GrabCAD, the online community and cloud-based collaboration tool for mechanical engineers and other stakeholders involved in designing physical products, is adding Android to its arsenal today. Like the company’s existing iOS offering, the Android app enables users to view any of the 200,000 or so 3D Computer Aided Design (CAD) models shared by the GrabCAD community, as well as access files stored on GradCAD Workbench, a private space in the cloud for engineers and supply chain partners (and even customers) to share and collaborate on ‘work-in-progress’.
Interestingly, GrabCAD’s CEO Hardi Meybaum says that, despite the consumer mindshare of Apple’s iOS, not least amongst designer types, an Android app was the company’s most requested feature. It turns out, he says, that mechanical engineers tend to use mobile devices powered by Google’s OS, something that I get the impression took GrabCAD slightly by surprise.
However, no matter what version got out the door first, being present on both of the leading smartphone/tablet platforms would seem to be central to GradCAD’s mission to break down the walls of collaboration for those involved in the design of physical objects. Meybaum characterises the problem when he says that traditional CAD tools “are closed but the process is open”. By that he means that proprietary CAD systems traditionally make it difficult for mechanical engineers and other partners involved in the process, not least in manufacturing, to share 3D models and give feedback as the product develops — partly because everyone involved would need to have access to the originating CAD software, which Meybaum says can cost upwards of $4,000 per-seat.
“But with GrabCAD, anybody can view the work”, he says. In addition, building hardware — which Meybaum notes with a glint in his eye is seeing a renaissance at the moment — is inherently distributed, making remote collaboration a necessity. Moving to the cloud speeds up this process and potentially reduces time to market significantly.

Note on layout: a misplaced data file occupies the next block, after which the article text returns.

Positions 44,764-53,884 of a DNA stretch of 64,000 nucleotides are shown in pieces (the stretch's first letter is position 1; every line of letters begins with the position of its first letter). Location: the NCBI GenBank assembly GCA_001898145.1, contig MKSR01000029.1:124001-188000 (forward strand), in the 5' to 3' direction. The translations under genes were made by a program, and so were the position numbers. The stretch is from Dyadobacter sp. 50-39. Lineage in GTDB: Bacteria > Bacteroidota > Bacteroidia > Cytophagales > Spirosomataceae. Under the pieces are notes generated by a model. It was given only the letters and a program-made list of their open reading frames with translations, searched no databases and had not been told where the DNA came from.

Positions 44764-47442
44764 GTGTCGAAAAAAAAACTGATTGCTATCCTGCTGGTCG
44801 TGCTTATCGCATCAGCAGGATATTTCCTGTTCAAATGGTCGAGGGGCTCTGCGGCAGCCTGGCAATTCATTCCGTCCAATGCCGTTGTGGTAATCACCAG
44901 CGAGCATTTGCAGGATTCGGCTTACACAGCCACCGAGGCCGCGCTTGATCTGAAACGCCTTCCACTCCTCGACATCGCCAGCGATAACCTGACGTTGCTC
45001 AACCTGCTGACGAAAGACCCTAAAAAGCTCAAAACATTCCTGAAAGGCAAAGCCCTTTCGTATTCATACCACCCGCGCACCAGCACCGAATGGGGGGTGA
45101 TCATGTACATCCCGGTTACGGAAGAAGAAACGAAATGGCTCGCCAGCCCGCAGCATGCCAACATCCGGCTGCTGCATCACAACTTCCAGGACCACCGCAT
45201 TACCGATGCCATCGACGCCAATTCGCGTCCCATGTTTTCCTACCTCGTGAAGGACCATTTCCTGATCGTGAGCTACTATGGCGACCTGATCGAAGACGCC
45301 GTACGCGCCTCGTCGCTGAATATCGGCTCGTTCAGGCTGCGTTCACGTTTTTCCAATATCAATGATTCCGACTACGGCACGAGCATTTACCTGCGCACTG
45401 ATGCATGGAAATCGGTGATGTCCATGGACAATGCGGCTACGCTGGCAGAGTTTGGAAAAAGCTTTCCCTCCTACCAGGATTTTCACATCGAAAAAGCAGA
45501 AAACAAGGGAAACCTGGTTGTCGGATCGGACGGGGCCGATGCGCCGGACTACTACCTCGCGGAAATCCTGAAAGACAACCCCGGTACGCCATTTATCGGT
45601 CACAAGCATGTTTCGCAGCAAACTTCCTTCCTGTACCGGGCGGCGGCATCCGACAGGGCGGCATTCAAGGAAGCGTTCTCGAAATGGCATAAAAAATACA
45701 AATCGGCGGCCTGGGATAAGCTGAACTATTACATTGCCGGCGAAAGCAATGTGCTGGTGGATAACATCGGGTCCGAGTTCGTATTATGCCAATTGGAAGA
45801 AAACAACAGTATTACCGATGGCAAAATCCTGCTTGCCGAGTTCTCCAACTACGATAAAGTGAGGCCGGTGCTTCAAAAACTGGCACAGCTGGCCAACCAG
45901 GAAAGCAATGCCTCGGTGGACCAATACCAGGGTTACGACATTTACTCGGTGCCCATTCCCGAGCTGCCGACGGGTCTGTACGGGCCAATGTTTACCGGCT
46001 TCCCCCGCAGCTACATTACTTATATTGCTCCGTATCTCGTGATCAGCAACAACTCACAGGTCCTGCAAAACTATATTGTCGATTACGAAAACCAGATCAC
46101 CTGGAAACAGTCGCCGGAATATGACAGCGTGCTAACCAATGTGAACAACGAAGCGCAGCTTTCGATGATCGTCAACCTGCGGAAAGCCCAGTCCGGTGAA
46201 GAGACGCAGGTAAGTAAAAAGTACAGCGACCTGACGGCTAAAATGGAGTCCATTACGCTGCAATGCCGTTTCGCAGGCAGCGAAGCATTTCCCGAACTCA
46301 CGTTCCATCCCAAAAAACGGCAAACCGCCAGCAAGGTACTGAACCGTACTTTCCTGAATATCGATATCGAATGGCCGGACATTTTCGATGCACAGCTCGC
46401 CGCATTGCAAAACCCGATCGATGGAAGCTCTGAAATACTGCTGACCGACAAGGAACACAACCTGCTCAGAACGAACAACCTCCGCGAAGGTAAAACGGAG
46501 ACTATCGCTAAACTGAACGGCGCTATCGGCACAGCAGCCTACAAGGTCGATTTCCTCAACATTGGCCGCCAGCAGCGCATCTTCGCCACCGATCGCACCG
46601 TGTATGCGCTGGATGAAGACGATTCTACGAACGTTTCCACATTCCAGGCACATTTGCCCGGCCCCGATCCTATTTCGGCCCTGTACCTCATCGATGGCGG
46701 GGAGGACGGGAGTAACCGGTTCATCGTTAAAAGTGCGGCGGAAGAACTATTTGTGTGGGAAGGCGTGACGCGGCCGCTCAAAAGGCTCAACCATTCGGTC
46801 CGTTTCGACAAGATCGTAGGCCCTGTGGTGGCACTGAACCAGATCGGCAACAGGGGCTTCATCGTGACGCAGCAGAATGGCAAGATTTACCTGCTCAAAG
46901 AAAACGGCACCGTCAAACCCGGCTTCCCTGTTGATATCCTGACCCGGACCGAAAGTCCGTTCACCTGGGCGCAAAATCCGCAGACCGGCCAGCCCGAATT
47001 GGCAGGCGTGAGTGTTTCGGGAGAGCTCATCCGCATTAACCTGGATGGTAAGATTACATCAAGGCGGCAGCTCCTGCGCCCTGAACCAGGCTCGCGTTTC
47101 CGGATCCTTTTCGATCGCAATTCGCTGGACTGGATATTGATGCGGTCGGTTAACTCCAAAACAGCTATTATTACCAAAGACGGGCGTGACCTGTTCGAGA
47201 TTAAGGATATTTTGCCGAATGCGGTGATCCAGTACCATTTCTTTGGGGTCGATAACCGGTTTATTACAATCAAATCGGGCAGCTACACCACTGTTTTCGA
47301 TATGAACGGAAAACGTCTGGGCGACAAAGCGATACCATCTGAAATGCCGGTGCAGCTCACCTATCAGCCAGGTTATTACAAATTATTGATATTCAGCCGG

It may seem obvious to those of us who have seen the cloud disrupt other industries and software for the better, though Meybaum says that for CAD files it’s not technically trivial. Getting those 3D models and proprietary file-formats converted so that they are viewable in a web browser or on mobile devices takes some decent engineering chops. To that end, GrabCAD has opened an R&D office in Cambridge, UK, to be closer to some of the traditional CAD software companies, in addition to its Boston, U.S. HQ and an engineering base in Estonia. In fact, it employs 45 staff, including engineers, across all sites.
However, GrabCAD’s Workbench offering, which gets it general release next week, isn’t just about engineering teams being able to share and view 3D models via the cloud. It also supports other file types, such as images/sketches and PDFs, and — crucially — the ability to mark up designs and leave instant feedback. With something like GrabCAD, gone are the days when work is only presented at monthly or weekly team meetings, for example, but can be ongoing no matter where each stakeholder is physically based, including when they are mobile. Update a design, and a manufacturing partner in China could immediately suggest changes, ask questions, or explain any ramifications. That does sound like progress.
Talking of which, GrabCAD now boasts nearly 700,000 engineers registered for its community, up from 250,000 last October, many of which it will hope to turn into paying Workbench customers — although some already are. It’s currently growing at a clip of 2,000 new community members per day, while 240,000 3D models have been shared publicly. As well as Workbench, the startup makes money via crowdsourced ‘challenges’ sponsored by companies such as GE.
Late last year GrabCAD raised an $8.15 million series B round led by Charles River Ventures, with participation from new investor David Sacks (co-founder of Yammer and former chief operating officer of PayPal), and existing investors Atlas Venture, NextView Ventures, and Matrix Partners. This brought GrabCAD’s total funding to around $14 million, having previously disclosed a $1.1m seed round, followed by a $4m Series A.